President Donald Trump’s outside counsel on Thursday attacked former FBI Director James Comey for disclosing the content of memos he kept of his conversations with Trump, and said the White House will let the authorities determine whether to investigate the ousted FBI chief.
Marc Kasowitz said in a statement following Comey’s testimony before the Senate Intelligence Committee earlier Thursday that he “admitted” to sharing the contents of the memos to a personal friend, who then leaked it to the press. It is not clear if such a disclosure would be a violation.
Comey, who kept notes after his interactions with the president, told lawmakers that he shared memos with a friend, with the idea that such a disclosure could lead to a special prosecutor.
“My judgment was, I need to get that out into the public square. I asked a friend of mine to share the content of the memo with a reporter. Didn’t do it myself for a variety of reasons,” Comey said. “I asked him to because I thought that might prompt the appointment of a special counsel.”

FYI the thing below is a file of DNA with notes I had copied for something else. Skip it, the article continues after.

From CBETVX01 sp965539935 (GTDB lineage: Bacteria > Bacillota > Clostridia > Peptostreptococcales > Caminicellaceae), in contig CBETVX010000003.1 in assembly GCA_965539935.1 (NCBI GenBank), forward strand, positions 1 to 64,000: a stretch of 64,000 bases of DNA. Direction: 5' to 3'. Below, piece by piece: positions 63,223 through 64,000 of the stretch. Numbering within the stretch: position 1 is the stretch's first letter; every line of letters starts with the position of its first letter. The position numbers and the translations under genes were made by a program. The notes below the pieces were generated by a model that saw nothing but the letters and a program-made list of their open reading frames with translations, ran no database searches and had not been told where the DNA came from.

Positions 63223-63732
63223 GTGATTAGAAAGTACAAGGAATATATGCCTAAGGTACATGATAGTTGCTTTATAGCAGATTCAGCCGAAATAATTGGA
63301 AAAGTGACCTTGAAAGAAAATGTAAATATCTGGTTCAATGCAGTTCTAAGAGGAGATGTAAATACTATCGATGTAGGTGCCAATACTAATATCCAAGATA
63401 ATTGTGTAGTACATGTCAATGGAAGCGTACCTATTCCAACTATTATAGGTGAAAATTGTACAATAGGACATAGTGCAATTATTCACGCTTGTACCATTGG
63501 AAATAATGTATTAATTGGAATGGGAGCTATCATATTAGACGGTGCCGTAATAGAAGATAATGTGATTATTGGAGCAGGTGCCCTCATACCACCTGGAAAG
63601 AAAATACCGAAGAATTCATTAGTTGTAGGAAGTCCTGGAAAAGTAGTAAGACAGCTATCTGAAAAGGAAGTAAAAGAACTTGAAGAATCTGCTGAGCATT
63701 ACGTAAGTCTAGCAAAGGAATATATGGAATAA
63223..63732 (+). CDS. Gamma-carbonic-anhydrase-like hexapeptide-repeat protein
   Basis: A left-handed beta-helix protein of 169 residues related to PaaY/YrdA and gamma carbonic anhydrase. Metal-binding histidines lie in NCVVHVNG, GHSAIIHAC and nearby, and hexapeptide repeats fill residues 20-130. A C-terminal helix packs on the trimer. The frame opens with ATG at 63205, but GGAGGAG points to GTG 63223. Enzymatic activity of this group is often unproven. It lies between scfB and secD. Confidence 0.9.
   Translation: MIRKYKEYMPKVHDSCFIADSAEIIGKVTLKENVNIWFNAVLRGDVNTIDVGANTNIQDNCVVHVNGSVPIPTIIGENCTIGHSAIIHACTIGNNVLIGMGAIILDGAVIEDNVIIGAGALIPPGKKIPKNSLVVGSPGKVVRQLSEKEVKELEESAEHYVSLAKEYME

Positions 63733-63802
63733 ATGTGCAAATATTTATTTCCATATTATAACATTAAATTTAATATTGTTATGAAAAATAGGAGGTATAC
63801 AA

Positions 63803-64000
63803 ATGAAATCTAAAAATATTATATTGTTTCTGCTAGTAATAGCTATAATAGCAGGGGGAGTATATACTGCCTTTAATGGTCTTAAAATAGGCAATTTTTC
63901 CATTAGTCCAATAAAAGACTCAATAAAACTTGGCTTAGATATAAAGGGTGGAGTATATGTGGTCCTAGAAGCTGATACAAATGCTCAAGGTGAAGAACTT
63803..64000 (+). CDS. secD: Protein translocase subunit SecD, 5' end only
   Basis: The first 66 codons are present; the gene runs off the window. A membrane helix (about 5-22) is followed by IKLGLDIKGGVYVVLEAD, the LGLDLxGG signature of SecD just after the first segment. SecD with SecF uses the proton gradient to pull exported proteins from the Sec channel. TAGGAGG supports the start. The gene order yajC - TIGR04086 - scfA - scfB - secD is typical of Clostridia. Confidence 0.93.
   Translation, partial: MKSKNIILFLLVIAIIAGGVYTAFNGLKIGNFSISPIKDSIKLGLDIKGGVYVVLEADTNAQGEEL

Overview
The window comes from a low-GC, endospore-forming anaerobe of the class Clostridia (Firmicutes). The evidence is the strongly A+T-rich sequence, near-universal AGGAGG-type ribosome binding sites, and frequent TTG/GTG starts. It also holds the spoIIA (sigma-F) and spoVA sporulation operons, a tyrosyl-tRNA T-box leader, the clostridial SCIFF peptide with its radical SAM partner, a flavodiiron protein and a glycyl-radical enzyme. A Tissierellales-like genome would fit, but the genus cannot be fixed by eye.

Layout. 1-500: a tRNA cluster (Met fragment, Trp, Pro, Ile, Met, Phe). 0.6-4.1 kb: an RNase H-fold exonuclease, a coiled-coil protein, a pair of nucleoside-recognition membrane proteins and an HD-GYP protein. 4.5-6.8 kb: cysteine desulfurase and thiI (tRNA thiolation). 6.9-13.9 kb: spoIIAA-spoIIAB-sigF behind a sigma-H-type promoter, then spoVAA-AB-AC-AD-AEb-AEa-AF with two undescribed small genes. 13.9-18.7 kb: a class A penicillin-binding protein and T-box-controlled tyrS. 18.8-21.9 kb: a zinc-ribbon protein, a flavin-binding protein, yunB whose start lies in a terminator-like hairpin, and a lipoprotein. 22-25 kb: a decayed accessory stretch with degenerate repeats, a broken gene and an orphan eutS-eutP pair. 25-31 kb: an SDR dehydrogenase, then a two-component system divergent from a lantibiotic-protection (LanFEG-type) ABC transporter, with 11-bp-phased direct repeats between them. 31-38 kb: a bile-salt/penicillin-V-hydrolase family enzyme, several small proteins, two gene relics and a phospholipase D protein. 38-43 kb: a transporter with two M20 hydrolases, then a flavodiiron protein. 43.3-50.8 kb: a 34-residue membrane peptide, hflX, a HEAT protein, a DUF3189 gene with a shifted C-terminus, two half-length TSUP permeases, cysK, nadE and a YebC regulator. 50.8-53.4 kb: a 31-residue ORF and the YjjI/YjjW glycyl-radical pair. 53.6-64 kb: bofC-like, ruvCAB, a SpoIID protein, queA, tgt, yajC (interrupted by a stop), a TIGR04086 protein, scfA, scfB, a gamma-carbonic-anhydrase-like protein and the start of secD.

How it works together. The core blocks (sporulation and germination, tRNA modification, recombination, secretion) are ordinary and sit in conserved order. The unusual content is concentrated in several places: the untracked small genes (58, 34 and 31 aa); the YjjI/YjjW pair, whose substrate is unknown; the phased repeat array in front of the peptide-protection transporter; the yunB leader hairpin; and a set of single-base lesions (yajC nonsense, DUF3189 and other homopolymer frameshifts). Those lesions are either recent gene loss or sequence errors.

In his statement, Kasowitz maintained that Comey’s testimony “finally confirmed” what Trump has said: that he is not personally under investigation by the FBI, which is looking into possible collusion between Trump associates and Russian officials during the presidential campaign. Kasowitz said Trump “never sought to impede the investigation into attempted Russian interference” and “never, in form or substance, directed or suggested that Mr. Comey stop investigating anyone,” directly contradicting Comey’s testimony.
In a written statement released Wednesday afternoon, Comey detailed multiple occasions in which he interacted with the president, beginning with a Jan. 6 briefing at Trump Tower and ending with an April 11 phone call.
Comey alleged that Trump had pressured him to drop an investigation into former national security adviser Michael Flynn and asked him for his loyalty. Kasowitz argued, however, that Trump never demanded Comey’s loyalty and suggested Comey engaged in an “unauthorized disclosure of privileged information” as an “entirely retaliatory” action following his abrupt dismissal.
“Of course, the Office of the President is entitled to expect loyalty from those who are serving in an administration, and, from before this President took office to this day, it is overwhelmingly clear that there have been and continue to be those in government who are actively attempting to undermine this administration with selective and illegal leaks of classified information and privileged communications,” he added.